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Dduk

A Korean rice cake.

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A Snack That Might Not Be For Everyone.

  • Aug 26, 2011
Rating:
-4

Dduk is a popular Korean snack. They're particuarly popular during the Korean Thanksgiving, Chuseok and the Lunar New Year. Dduk is a rice cake made out of a rice flour and can sometimes be sweetened.  It can be steamed, fried, boiled, etc.  It is loved by young and old alike, and you can often see various versions of Dduk being sold in snack shops and by street vendors thorughout Korea.  However, it can be an acquired taste, and unfortunatley, I haven't acquired it!

The texture of Dduk can be somewhat disconcerting.  Some versions of it are somewhat gelatinous, and more times than not, it's chewey.  These combinations of textures are so odd in something that's not a candy, that I can barely choke it down at times.   But there are so many varieties that it's often hard to distinguish what is dduk and what isn't! 

There's  ddukbokki (left) which is a version of the rice cake smothered in gochujang or red pepper paste.
There's jeungpyeon which is reminiscent of hoppang, but made with fermented dough.
There's bupyeon which generally has a sweet filling and powered bean on top.

The varities are endless.  One thing for sure is that the sweet dduk can be very pretty, and they can be very eye catching even if they don't taste very good.  Dduk is relatively inexpensive, though, so if you have the opportunity to try some, you should go for it.  Try it for yourself, and see whether or not you like the taste and texture.  It definitely won't break the bank.


 

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August 27, 2011
Ditto devora! Well, it's probably an acquired taste for non-Asians :) Love your pictures!
 
August 26, 2011
omg, I LOVE dduk! If not for its starchiness' effect on my body, I'd be eating it all the time -- both the sweet and savory versions! I see where you're coming from though. It's a texture that's not really in too many Western culture foods. Maybe you'll learn to love it someday ;) Great review nonetheless!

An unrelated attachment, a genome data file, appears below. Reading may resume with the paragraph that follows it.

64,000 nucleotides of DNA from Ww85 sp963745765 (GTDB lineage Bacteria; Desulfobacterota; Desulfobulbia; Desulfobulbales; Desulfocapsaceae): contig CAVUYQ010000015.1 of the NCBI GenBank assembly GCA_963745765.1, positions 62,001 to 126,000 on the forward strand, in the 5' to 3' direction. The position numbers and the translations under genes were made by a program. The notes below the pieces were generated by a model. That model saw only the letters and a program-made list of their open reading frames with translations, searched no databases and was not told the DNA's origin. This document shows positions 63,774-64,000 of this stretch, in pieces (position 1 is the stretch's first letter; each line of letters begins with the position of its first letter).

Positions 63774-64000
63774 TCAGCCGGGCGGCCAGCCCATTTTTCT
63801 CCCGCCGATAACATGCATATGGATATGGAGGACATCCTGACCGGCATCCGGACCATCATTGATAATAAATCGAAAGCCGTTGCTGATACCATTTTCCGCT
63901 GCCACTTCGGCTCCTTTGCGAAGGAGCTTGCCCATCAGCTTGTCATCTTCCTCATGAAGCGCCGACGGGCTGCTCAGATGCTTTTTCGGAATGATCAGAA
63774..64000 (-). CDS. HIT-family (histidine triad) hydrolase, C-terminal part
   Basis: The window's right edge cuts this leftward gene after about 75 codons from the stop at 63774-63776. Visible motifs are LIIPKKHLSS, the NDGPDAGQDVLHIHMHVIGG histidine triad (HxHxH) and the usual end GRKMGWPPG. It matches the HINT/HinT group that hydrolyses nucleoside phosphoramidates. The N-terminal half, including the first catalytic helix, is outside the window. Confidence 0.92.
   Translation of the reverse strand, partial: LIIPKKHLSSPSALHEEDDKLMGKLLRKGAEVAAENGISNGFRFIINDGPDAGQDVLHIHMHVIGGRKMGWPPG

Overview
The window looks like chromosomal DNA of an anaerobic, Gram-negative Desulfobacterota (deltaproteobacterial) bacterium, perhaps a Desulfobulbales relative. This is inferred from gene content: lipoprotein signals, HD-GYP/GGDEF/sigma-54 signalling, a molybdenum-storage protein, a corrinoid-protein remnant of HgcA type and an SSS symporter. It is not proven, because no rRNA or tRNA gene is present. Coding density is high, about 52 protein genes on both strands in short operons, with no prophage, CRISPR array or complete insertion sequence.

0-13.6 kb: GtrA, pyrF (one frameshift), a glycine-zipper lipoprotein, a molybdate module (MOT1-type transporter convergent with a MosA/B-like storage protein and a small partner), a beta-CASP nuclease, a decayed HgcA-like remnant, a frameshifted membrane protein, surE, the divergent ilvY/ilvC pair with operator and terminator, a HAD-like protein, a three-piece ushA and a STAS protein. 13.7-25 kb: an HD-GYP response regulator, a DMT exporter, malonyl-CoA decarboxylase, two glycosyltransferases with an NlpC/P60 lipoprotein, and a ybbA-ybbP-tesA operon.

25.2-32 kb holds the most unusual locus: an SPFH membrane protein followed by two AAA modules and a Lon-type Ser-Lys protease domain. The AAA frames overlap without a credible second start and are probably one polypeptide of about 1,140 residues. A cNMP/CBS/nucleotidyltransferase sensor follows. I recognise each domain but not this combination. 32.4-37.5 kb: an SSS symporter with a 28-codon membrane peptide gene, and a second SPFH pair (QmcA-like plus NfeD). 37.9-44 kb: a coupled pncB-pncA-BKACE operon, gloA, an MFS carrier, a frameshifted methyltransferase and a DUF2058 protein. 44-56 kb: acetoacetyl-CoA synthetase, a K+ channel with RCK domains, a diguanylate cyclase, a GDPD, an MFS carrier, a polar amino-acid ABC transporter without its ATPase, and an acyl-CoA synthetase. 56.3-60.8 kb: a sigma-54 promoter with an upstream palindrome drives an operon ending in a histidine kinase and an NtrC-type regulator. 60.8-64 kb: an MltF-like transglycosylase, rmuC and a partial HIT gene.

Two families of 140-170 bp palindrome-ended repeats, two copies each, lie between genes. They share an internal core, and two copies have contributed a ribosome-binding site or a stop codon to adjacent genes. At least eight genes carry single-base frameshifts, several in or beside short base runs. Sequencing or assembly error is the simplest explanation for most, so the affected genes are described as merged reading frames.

August 29, 2011
I've come to have an appreciation for ddukbokki, but I can only eat a few pieces at a time. I wish I could get more into the sweet, though, because it's really popular where I live!
 
August 26, 2011
Ha!
August 29, 2011
Lol. I KNOW how much YOU love it :-P
 
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I recently graduated with a Master's degree in English. I love reading, writing and researching so much that I hope to make it my life's work! I've taught first year composition and have worked … more
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Wiki

Tteok (떡) (Korean pronunciation: [t͈ʌk]; also spelled ddeockdukddukddeog, orthuck) is a class of Korean rice cakes made with glutinous rice flour (also known as sweet rice or chapssal), by steaming. Normal rice flour can be used for some kinds oftteok. There are hundreds of different kinds of tteok eaten year round. In Korea it is customary to eat tteok guk (tteok soup) on New Year's Day and sweet tteok at weddings and on birthdays. It is often considered a celebratory food and can range from rather elaborate versions with nuts and fruits down to the plain-flavored tteok used in home cooking. Some common ingredients for many kinds of tteok are mung beanred bean, and sweet red bean paste, Korean mugwortjujube and other dried fruits, sesame seeds and oil, sugar, and pine nuts.
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